From youth's gay dawn to manhood's prime mature,
Nor with the Muse's laurel unbestowed."[17]

And, like Southey, he was not indisposed to enhance the dignity of the
wreath by classing Chaucer and Spenser, as we have seen, among its
wearers. The genuine claims of Warton to respect probably saved him
from the customary attacks. Bating a few bungling thrusts amid the
doggerel of "Peter Pindar," he escaped scathless,--gaining, on the
other hand, a far more than ordinary proportion of poetical panegyric.

"Affection and applause alike he shared;
All loved the man, all venerate the bard:
E'en Prejudice his fate afflicted hears,
And lettered Envy sheds reluctant tears.
Such worth the laurel could alone repay,
Profaned by Cibber, and contemned by Gray;
Yet hence its Breath shall new distinction claim,
And, though it gave not, take from Warton fame."[18]

The last of Warton's odes was written in his last illness, and
performed three days after his death. Appositely enough, it was an
invocation to Health, meriting more than ordinary praise for eloquent
fervor. Warton died May 21st, 1790. The laurel was vacant for a month,
when Henry James Pye was gazetted. There was hardly a hungry placeman
in London who had not as just pretensions to the honor. What poetical
gifts he had displayed had been in school or college exercises. His
real claims consisted in having spent a fortune in electioneering for
ministers; and these claims being pressed with unusual urgency at the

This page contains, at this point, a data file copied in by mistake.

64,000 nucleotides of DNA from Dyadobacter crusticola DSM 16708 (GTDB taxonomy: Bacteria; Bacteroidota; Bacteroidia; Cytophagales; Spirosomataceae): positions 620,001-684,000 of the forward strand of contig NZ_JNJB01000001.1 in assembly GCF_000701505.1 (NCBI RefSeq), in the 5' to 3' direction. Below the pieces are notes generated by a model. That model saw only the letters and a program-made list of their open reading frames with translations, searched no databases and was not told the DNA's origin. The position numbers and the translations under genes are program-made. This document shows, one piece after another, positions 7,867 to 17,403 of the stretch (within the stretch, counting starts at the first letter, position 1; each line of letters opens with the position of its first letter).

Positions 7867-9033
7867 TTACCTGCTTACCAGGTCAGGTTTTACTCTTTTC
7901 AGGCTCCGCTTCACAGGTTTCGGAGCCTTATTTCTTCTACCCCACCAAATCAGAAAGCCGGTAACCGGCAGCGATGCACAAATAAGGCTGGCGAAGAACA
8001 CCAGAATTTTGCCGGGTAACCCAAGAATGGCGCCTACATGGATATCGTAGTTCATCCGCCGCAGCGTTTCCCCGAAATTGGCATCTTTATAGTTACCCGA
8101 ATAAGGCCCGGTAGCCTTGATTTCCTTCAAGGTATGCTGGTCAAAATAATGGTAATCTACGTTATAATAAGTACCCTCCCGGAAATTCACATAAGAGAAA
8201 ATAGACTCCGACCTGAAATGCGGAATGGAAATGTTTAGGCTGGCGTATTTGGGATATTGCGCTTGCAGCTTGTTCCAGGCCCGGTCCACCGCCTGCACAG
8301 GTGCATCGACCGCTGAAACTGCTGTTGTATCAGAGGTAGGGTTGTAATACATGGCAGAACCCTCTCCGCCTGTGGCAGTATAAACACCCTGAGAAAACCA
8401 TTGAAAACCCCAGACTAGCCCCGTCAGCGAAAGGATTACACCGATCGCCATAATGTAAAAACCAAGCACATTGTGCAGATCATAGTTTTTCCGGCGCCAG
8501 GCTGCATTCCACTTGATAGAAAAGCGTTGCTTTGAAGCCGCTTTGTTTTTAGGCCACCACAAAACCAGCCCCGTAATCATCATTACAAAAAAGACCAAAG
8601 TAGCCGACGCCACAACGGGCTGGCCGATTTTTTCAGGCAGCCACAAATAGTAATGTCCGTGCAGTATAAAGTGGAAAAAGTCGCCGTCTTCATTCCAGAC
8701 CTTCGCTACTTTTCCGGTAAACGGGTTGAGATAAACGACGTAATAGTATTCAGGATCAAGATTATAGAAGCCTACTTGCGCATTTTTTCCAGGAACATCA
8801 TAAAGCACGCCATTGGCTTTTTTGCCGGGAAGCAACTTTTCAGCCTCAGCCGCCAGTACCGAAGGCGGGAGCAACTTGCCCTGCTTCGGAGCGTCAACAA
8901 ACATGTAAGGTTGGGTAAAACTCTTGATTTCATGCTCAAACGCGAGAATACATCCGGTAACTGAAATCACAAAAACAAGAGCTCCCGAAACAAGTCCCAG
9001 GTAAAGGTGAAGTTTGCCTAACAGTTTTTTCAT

moment of Warton's death, he was offered the Laureateship as
satisfaction in part.[19] He eagerly accepted it, and received the
balance two years later in the shape of a commission as Police
Magistrate of Middlesex. Thereafter, like Henry Fielding, or Gilbert
A'Beckett, he divided his days between penal law and polite
literature. His version of the "Poetics" of Aristotle, with
illustrations drawn liberally from recent authors, was perhaps
begotten of a natural wish to satisfy the public that qualifications
for the laurel were not wholly wanting. A barren devotion to the drama
was always his foible. It was freely indulged. With few exceptions,
his plays were affairs of partnership with Samuel James Arnold, a
writer of ephemeral popularity, whose tale of "The Haunted Island" was
wildly admired by readers of the intensely romantic school, but whose
tragedies, melodramas, comedies, farces, operas, are now forgotten. In
addition to these auxiliary labors, which ripened yearly, Pye tried
his hand at an epic,--the subject, King Alfred,--the plot and
treatment not greatly differing from those which Blackmore brought to
the same enterprise. The poem passed at once from the bookshop to the
trunk-maker,--not, however, before an American publisher was found
daring enough to reprint it. There are also to be mentioned
translations from Pindar, Horace, and other classics, for Sharpe's